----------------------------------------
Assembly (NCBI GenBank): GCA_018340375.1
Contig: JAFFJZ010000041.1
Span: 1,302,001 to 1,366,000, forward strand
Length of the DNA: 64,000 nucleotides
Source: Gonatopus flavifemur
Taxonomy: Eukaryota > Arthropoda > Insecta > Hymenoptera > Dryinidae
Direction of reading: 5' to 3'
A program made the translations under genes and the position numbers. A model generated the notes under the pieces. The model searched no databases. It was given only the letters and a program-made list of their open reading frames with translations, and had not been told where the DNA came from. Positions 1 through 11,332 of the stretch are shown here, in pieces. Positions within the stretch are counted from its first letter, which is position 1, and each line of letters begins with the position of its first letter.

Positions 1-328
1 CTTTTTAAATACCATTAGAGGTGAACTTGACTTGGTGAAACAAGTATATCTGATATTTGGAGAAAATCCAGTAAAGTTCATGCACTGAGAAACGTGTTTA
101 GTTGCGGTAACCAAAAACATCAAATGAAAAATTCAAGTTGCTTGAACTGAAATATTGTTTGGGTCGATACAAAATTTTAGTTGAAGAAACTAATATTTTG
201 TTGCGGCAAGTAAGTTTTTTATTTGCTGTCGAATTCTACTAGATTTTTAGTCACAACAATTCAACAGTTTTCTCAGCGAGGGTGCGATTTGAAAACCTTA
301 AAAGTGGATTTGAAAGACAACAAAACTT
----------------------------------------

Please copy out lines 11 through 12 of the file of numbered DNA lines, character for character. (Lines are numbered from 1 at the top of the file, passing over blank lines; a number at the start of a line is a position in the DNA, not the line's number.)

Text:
101 GTTGCGGTAACCAAAAACATCAAATGAAAAATTCAAGTTGCTTGAACTGAAATATTGTTTGGGTCGATACAAAATTTTAGTTGAAGAAACTAATATTTTG
201 TTGCGGCAAGTAAGTTTTTTATTTGCTGTCGAATTCTACTAGATTTTTAGTCACAACAATTCAACAGTTTTCTCAGCGAGGGTGCGATTTGAAAACCTTA